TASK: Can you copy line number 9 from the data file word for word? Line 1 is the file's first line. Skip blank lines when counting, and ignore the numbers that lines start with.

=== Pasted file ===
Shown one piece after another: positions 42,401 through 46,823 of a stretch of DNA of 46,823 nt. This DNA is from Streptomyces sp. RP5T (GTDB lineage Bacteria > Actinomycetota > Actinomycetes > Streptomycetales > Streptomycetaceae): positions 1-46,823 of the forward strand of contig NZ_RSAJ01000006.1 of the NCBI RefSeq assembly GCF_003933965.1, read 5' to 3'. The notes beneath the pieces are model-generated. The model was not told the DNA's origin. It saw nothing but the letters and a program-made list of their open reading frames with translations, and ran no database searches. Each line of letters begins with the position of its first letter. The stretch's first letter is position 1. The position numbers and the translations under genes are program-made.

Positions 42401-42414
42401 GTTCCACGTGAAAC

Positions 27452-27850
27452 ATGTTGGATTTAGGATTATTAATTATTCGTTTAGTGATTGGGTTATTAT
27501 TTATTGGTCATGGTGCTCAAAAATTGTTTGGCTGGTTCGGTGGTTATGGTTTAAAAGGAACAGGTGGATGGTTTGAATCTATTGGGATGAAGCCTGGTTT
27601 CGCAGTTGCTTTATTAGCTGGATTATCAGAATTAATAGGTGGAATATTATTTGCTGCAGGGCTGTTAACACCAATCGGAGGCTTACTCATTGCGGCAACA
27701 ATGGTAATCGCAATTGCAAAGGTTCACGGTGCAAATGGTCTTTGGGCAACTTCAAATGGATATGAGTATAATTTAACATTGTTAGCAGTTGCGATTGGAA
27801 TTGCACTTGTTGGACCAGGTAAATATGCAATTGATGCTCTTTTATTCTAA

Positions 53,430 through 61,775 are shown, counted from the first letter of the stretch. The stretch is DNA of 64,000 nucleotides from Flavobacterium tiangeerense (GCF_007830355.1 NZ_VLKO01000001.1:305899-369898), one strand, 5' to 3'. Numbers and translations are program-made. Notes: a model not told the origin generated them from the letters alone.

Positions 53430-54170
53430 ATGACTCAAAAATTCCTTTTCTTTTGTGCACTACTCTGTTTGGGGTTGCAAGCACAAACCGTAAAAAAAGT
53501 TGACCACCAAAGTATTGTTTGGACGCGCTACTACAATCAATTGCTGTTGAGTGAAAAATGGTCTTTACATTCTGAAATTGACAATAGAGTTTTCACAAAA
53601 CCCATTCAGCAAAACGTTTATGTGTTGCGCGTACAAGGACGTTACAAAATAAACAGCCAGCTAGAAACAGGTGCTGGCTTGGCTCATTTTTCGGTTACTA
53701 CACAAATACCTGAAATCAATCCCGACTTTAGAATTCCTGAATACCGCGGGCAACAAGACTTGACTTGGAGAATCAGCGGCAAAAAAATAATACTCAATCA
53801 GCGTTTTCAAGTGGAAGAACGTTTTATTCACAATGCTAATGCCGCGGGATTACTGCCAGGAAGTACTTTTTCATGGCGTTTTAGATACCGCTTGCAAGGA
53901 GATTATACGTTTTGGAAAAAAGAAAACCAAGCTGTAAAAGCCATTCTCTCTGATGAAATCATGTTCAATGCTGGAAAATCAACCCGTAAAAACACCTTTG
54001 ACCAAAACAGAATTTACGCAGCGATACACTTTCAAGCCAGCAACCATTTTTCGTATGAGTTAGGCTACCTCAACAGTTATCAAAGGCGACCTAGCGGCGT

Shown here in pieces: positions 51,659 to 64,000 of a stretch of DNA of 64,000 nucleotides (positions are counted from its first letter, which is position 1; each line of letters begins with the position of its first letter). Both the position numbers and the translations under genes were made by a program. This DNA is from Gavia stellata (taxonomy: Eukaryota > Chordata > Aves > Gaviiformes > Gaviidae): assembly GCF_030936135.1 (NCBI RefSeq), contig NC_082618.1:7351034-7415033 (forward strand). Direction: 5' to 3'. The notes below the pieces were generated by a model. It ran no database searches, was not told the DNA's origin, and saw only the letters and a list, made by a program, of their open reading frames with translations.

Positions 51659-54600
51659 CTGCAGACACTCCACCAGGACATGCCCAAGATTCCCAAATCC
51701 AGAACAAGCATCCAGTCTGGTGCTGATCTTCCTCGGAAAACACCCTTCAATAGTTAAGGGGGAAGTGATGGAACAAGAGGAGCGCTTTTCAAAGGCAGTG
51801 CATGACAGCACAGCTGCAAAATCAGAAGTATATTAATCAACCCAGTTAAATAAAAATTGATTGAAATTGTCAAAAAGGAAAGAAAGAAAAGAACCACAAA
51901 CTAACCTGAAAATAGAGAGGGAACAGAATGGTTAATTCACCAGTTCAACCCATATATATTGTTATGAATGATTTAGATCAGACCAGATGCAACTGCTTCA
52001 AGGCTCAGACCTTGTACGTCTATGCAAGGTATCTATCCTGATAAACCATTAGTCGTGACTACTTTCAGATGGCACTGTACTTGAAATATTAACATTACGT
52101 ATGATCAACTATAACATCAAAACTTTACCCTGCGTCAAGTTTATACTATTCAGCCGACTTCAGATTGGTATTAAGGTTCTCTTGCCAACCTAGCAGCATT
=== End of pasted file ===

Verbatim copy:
27801 TTGCACTTGTTGGACCAGGTAAATATGCAATTGATGCTCTTTTATTCTAA